Weighting: 20%

Short quizzes or tests will be used on a weekly basis to maintain everyone’s engagement with the unit content. Some weeks this will be on lecture content, some weeks on practical/tutorial content, sometimes on both.


On successful completion you will be able to:
  • Demonstrate knowledge of the fundamental physical mechanisms driving climate variability and climate change.
  • Describe the links between fossil fuels, agriculture, population growth and climate change, and the present and future impacts on physical, biological and human systems.
  • Explain the role of government, community and industry in determining climate change policy, including adaptation and mitigation options such as renewable energy.

1 If you need help with your assignment, please contact:

  • the academic teaching staff in your unit for guidance in understanding or completing this type of assessment
  • the Learning Skills Unit for academic skills support.

2 Indicative time-on-task is an estimate of the time required for completion of the assessment task and is subject to individual variation

Delivery and Resources

Unit iLearn

This unit has an iLearn page that can be accessed through ilearn.mq.edu.au. It contains important information and other materials relating to the unit, including details and links for assessments.

Communication

The unit iLearn is the primary way that we communicate with you. Please check it regularly for announcements and posts. You are encouraged to use the Discussion Board on iLearn to post questions and generate discussion with other students. Please only email the convenor with private matters – all other questions should be posted on iLearn.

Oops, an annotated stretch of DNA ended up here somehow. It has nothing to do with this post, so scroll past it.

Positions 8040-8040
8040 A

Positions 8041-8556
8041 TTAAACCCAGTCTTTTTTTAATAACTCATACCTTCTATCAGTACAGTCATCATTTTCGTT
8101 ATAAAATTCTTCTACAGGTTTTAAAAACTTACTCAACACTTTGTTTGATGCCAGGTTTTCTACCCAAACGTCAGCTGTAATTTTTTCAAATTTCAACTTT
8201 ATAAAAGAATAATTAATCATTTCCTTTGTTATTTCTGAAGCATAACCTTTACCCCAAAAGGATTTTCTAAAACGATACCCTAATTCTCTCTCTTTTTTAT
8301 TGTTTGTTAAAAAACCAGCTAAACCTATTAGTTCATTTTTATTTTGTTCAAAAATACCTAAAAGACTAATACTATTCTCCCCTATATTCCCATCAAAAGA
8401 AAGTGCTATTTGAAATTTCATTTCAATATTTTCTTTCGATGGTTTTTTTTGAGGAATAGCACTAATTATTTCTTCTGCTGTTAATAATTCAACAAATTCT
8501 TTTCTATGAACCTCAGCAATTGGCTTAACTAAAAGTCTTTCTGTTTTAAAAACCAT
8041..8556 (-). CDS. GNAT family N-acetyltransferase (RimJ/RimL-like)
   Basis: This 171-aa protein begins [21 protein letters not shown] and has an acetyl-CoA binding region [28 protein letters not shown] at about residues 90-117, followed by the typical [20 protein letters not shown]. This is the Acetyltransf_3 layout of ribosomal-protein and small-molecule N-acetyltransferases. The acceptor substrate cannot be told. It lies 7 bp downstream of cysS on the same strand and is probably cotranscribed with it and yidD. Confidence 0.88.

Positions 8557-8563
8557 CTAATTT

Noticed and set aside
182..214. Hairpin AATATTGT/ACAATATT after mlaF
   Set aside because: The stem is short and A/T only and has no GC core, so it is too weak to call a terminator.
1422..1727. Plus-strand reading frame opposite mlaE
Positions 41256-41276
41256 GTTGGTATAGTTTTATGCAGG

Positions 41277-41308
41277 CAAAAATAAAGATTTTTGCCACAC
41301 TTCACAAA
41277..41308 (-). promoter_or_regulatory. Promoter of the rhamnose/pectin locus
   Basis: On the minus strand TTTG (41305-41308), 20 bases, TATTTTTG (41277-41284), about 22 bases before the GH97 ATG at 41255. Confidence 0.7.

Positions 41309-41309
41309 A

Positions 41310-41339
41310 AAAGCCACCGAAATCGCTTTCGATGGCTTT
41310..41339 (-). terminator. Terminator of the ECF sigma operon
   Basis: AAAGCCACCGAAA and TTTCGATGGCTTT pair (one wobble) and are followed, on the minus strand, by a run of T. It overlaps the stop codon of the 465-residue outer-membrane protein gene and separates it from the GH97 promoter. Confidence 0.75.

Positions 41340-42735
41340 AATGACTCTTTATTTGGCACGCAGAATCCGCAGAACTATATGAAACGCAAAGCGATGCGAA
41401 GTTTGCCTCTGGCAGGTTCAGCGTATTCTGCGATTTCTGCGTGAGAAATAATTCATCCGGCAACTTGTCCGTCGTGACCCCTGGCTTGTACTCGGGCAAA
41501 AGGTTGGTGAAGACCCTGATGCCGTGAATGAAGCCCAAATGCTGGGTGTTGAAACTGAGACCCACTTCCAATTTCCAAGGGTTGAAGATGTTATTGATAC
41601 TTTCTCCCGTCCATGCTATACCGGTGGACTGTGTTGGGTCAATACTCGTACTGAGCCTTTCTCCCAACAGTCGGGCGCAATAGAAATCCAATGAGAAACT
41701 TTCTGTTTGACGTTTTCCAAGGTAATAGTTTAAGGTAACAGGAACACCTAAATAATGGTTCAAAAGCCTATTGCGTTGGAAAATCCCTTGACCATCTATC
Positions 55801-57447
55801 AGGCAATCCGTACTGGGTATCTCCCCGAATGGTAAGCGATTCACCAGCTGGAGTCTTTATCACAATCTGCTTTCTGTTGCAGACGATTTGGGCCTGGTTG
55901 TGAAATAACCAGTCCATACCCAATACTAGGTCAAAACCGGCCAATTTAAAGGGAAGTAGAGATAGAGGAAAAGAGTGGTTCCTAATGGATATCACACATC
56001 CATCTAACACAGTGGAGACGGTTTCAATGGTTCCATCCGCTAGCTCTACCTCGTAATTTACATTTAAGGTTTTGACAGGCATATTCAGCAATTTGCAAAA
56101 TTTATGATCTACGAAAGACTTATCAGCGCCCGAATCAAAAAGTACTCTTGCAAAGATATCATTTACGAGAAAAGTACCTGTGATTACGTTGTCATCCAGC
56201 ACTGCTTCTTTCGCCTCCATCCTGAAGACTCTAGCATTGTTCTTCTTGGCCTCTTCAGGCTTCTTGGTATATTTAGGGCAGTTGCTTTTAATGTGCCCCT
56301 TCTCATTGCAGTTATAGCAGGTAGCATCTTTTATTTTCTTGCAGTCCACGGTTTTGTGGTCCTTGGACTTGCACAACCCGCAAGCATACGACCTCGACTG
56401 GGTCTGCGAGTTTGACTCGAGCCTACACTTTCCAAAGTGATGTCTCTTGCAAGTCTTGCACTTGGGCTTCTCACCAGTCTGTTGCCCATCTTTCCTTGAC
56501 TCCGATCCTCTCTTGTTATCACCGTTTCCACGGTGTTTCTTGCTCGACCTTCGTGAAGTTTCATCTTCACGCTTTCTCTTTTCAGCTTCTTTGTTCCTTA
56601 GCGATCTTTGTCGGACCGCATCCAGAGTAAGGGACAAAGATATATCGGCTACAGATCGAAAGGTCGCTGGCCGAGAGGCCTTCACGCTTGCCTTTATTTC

Unit Organisation

This unit is delivered in weekly topics. There are two lectures and a practical each week.  The organisation of these is outlined in a detailed unit schedule which is available on iLearn.

Classes

The class timetable for this unit can be found through the Timetable portal. You need to enrol in a specific practical class.  Attendance and participation in practicals are important for learning in this unit and successful completion of assessment tasks. 

Workload 

The expected workload for this 10-credit point unit is 150 hours of activity. 

Recommended Materials 

The primary recommended materials for this unit will be the Intergovernmental Panel on Climate Change (IPCC) Fifth Assessment Report (AR5) and other recent IPCC reports (available from https://www.ipcc.ch/) and published research papers, books, and chapters relevant to each lecture topic.

Technology Used and Required

This unit will use iLearn and Echo360. See the Instructions on how to log in to iLearn and the iLearn quick guides for students which will help you:

  • Getting started - Find out how to navigate and familiarise yourself with the iLearn environment